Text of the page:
Hand washing steps: do's and don'ts
Frequent handwashing is the single most effective hand hygiene step to prevent the spread of germs and bacteria - the kind that can lead to common respiratory diseases such as coronavirus (Covid-19), meningitis, cold & flu.
According to the Centers for Disease Control and Prevention (CDC), practicing effective hand hygiene, such as proper handwashing steps, is crucial to avoiding infectious diseases.
Unfortunately, many people are still unaware of the essential handwashing etiquette, such as how long they should wash their hands or how they should wash their hands properly to eliminate germs and bacteria.
This article explains the do’s and don’ts of handwashing, the most common excuses people often make for not washing their hands, and why they are wrong.
Handwashing: Do’s and Don’t
Here are some simple do’s and don’ts of handwashing steps to keep yourself healthy:
- Wet your hands thoroughly with clean and running water (preferably warm).
- Apply antibacterial soap or antibacterial liquid handwash and create a lather by rubbing for at least 20 seconds.
- Cover all the surfaces of your hands, including the front and back, the wrists, between fingers, and under fingernails.
- Rinse your hands well.
- Dry hands thoroughly with an air dryer or clean paper towel/tissue.
- Use hot water to wash your hands. It causes your skin to become cracked, rough, or sore, making it more susceptible to germs and bacteria.
- Wet your hands with water when lathering.
- Touch the sink/basin surfaces after washing your hands.
- Skip handwashing if you don’t have soap or water. Instead, apply antibacterial hand sanitizer or wipes that eliminates 99.9% of germs.
Here are the six most common excuses people make for not washing their hands.
I haven’t been anywhere
Even if you have been home all day, you’ll still have picked up millions of germs and bacteria on your hands without knowing it.
These microorganisms can survive on hard surfaces for a couple of days. So telephone keypads, handsets, door handles, TV remotes – any surface people touch regularly- can be a hotspot for bacterial transfer.
So wash your hands regularly, and clean and disinfect the common home hygiene hotspots for ultimate germ protection.
They don’t look dirty
Even if your hands do not look dirty, there are millions of microscopic pathogens on them that you can’t see.
In our daily routine, we’re constantly picking up germs, particularly after going to the toilet or preparing food. So knowing when and how to wash your hands properly is important.
I am too busy
Ignoring the importance of personal hygiene and especially hand washing to save yourself a few extra minutes could cause you to miss several work days.
Norovirus, for example, causes, on average, four missed days of work. It’s one of the most common causes of sickness and diarrhea and spreads mainly through contact with an infected person, like shaking their hand. So nobody’s ever too busy to wash hands, even if you are, try using antibacterial wipes.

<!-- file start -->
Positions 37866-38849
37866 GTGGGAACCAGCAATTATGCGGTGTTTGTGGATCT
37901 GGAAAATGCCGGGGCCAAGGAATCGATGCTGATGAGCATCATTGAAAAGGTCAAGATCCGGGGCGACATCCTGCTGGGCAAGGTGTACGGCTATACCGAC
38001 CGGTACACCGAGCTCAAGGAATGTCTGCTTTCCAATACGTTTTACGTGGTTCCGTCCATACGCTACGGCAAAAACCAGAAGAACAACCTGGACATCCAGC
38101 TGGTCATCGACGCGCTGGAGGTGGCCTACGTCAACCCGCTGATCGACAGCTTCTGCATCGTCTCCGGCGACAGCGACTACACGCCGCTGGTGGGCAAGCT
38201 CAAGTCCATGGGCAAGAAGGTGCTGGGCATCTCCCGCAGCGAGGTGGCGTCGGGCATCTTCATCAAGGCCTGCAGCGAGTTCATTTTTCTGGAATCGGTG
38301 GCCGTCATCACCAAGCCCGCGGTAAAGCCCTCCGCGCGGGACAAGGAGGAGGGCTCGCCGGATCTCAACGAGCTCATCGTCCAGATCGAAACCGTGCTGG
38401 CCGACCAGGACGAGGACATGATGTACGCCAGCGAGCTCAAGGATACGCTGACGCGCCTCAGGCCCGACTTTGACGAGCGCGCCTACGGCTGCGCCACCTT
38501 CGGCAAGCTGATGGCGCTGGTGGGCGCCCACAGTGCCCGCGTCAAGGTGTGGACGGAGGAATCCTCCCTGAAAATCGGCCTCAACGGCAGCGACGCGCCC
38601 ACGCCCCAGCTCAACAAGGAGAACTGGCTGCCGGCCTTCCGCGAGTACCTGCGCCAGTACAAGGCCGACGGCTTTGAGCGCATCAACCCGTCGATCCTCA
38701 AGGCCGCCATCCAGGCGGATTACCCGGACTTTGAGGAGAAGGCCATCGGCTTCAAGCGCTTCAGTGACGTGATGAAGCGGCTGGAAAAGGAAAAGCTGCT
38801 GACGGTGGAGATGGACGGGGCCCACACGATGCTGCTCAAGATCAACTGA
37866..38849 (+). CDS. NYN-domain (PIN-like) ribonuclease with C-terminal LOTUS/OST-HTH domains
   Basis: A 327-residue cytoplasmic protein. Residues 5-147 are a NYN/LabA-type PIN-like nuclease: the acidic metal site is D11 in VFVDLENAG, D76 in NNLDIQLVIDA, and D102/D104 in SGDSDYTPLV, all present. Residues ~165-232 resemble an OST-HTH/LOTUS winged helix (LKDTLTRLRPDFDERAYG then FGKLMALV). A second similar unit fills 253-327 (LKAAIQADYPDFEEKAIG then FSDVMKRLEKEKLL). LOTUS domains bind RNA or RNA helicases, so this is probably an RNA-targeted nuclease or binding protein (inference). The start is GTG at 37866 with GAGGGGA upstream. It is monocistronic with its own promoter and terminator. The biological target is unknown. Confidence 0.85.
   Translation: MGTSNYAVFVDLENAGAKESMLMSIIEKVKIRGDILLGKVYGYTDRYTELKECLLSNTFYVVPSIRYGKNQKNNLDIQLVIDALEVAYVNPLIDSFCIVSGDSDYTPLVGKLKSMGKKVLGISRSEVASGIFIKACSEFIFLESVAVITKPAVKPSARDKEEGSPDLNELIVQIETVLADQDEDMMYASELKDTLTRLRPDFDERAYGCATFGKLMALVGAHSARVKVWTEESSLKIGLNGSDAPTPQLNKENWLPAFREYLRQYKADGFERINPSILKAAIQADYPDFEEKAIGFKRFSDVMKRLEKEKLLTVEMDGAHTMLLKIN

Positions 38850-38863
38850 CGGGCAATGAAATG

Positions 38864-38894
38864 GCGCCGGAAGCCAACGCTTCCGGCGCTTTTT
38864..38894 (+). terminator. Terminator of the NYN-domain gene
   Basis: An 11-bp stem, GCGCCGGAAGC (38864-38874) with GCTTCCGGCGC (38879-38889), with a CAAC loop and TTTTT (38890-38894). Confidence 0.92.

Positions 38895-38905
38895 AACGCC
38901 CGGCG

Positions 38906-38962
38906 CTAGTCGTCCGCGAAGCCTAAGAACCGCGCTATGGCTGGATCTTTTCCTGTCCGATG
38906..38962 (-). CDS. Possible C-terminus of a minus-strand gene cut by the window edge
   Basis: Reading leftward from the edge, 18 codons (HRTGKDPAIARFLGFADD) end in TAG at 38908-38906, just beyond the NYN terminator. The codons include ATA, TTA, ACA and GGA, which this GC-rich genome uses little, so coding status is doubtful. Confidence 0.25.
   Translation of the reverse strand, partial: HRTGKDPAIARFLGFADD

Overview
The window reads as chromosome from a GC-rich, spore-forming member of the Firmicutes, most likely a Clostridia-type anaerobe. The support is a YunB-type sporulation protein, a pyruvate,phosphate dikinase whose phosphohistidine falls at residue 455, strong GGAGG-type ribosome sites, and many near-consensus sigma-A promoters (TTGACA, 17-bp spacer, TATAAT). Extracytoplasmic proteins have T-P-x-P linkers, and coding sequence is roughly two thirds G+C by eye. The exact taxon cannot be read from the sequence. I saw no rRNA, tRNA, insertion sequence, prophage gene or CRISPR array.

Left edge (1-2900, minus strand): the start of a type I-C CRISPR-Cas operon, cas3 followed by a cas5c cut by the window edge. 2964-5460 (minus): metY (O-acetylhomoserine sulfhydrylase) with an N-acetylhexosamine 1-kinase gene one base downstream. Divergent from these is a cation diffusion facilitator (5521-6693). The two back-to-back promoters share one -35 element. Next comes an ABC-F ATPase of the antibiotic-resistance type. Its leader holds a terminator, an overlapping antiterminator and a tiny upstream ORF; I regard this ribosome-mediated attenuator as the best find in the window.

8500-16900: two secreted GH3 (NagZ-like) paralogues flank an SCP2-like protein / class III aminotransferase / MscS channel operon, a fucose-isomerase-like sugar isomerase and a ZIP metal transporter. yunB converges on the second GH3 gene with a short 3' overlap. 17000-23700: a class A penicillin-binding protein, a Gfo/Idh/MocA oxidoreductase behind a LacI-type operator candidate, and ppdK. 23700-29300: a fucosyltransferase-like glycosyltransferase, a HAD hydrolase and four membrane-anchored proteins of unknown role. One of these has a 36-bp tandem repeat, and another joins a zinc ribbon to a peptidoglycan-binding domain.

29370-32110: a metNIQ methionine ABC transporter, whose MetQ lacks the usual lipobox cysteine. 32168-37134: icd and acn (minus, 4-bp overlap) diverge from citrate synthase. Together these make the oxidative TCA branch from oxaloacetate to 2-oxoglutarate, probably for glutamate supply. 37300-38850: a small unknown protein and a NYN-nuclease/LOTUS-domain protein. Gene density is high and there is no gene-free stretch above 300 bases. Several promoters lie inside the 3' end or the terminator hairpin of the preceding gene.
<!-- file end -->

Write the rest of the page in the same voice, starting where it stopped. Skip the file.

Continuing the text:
I’m not near soap and water
It is very likely that most of the time, you’d be far away from soap or water resources. However, it is always ideal to carry a hand sanitizer or multiuse wipes to instantly eliminate 99.9% of germs – useful if you’re about to grab a bite to eat or have been on public transport.
Germs are good for the immune system
Although certain infections will help stimulate our immune system, preventing us from becoming ill by the same infection again, this is not always the case (e.g., food poisoning).
General exposure to germs will also not protect us against specific infections. However, very few are seriously harmful from the billions of microorganisms we encounter daily.
But remember, contaminated hands are a prime reason for the spread of various diseases. So give your immune system a helping hand and give your hands a wash when necessary.
With so much going on, it’s easy to forget about washing your hands. So try to make it a routine so you get into the habit. For example, leave yourself a note, draw on your hand, set a reminder on your phone, or write out this list until it sticks:
Wash hands before:
- Eating or preparing food
- Dressing a wound or giving medicine
- Picking up a baby or infant
- Changing nappy
Wash hands after:
- Handling food
- Changing a nappy or going to the toilet
- Contact with body fluids (blood, saliva, vomit, etc.)
- Handling animals and pets
- Emptying the bin
- Being in the garden
What is the most important part of hand washing?
Time is the most important part of handwashing. The longer you let the antibacterial soap or antibacterial liquid hand wash work, the more effective it will be.
Which handwashing method kills the most germs?
Washing your hands with soap and water is the most effective method for killing germs and removing dirt, grease, and chemicals from your hands.
Can you use body wash as a hand soap?
The answer is yes if you are low on hand soap and wondering if body wash can be used instead. Body wash and shower gels have the closest formulations to hand soap — meaning they have the ingredients necessary to clean your hands and remove germs, often without drying your skin.